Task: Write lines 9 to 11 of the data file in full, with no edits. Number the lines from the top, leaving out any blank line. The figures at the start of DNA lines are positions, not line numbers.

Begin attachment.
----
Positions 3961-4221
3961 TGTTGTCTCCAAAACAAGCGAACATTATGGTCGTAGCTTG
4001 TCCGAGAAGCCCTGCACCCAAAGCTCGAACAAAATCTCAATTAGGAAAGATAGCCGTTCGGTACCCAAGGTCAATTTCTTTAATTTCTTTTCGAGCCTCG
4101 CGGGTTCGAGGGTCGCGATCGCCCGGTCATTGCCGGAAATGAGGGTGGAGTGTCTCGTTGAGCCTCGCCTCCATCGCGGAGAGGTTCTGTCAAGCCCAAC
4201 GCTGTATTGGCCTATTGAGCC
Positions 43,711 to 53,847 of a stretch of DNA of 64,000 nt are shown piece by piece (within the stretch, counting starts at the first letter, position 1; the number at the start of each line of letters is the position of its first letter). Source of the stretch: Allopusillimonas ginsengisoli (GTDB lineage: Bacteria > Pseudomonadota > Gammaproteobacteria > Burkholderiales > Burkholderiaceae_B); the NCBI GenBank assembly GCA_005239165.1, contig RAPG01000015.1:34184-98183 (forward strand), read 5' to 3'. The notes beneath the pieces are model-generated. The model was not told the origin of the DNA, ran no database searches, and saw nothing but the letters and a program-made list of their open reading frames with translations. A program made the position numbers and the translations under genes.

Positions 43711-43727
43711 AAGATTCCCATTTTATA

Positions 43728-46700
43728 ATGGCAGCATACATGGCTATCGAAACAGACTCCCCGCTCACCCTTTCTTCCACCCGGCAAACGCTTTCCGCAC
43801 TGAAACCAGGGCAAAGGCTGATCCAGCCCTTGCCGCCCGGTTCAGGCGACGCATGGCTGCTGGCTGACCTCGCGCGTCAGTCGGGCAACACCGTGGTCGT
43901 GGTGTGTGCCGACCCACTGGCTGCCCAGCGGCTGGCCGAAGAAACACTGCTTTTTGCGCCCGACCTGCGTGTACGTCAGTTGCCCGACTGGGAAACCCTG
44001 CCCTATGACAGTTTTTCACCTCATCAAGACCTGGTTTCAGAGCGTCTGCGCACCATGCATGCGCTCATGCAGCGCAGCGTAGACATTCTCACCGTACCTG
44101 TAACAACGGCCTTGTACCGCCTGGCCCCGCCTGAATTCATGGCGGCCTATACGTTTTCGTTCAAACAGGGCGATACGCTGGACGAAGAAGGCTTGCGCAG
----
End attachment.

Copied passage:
Positions 43728-46700
43728 ATGGCAGCATACATGGCTATCGAAACAGACTCCCCGCTCACCCTTTCTTCCACCCGGCAAACGCTTTCCGCAC
43801 TGAAACCAGGGCAAAGGCTGATCCAGCCCTTGCCGCCCGGTTCAGGCGACGCATGGCTGCTGGCTGACCTCGCGCGTCAGTCGGGCAACACCGTGGTCGT